The Escape (2017) ***

July 31st, 2018
Author: Meredith Taylor

Dir.: Dominic Savage; Cast: Gemma Arterton, Dominic Cooper, Francis Barber, Jalil Lespert, Marthe Keller; UK 2017, 101 Min

Known mostly for his TV work Dominic Savage’ second feature suffers mainly from a rather characterisation of Tara, a brilliant Gemma Arterton who lives a rather banal existence hemmed in by her emotionally vacant husband and two in a two lively children in an outer London suburb.

The opening scene sees her nearly in tears making love to her husband Mark (Cooper). The fact is, she can hardly stand him she can hardly stand him athough he appears entirely satisfied with his life- a house, two children, a well paid job and an attractive wife. But he is desperately insecure and relies on her judgement about what to wear for an important meeting. 

It seems that both are social climbers – Tara’s mother Allison (Barber), tells her daughter in a working class accent ‘not to rock the boat’ – in her eyes Tara is a success – having brought her up as a single mum. But Allison provides the only insight into Tara’s past and present: there are no references to what went on in her life before, or why she is so feels so totally isolated – after all, both children spend their days in a perfect environment for Mums to socialise and share the child minding. But Savage focuses his storyline on the repetitive here and now of this nuclear family, offering scant food for thought.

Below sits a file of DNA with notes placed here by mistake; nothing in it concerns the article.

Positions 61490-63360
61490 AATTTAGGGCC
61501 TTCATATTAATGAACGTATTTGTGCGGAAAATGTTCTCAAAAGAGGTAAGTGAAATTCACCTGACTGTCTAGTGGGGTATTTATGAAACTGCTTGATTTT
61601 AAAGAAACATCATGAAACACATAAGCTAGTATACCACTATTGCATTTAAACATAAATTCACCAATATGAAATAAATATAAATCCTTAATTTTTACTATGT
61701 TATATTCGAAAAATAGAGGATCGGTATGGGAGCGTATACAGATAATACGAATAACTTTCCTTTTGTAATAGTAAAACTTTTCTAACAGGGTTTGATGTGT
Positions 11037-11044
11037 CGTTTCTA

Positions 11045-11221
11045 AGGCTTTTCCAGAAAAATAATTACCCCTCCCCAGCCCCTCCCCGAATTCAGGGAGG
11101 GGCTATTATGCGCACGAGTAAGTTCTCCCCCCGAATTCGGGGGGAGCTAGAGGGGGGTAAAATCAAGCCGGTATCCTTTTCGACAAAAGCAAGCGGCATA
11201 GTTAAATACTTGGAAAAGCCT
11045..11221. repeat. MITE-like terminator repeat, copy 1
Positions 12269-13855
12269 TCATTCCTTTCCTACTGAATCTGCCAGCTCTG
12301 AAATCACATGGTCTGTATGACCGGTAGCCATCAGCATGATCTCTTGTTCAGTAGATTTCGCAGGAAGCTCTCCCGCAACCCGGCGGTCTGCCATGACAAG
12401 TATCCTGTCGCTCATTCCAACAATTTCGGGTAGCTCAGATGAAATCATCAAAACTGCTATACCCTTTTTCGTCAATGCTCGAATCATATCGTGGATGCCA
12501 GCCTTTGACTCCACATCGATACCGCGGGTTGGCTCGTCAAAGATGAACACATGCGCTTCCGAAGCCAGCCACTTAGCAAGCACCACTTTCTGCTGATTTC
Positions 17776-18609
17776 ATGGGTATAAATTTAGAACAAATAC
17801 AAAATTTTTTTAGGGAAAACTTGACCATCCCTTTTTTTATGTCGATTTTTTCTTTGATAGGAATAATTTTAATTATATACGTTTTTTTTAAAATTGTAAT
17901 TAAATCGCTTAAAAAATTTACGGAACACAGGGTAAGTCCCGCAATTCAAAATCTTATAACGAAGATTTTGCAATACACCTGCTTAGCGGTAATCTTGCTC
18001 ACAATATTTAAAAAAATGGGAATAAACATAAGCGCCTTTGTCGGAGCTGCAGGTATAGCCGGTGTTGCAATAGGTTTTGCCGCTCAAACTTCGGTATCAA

On an excursion to London’s Southbank, Tara life is suddenly transformed when she buys a book about the tapestries of ‘The Lady and the Unicorn’ and decides to join an art class, much to the bewilderment of Mark, who somehow would like to make her happy, but has neither the knowhow or the imagination. After a fractious outburst at the children, blaming them for her predicament, Tara finally snaps and sets off for Paris on the Eurostar and this is where the narrative starts to derail. A meeting with a hunky photographer Philippe (Lespert) leads to several night of lust whereupon she discovers his secret and rapidly down-spirals into depression mode, and the arms of Anna (Keller), who tells Tara to give family life another chance in a different environment. 

An enigmatic second ending complicates matters even more. Somehow you get the feeling that The Escape should have been set in the early sixties when housework and childcare were suffocating women and there was little scope for escape. But because men have not much evolved much since then, women face the same issues surrounding personal satisfaction even today, but they have learned to cope better with inequality.

Arterton does her best with this rather limiting role. DoP Laurie Rose conjures up imaginative scenario of life in suburbia – but overall The Escape feels like a worthy Play-for-Today – without the cutting edge


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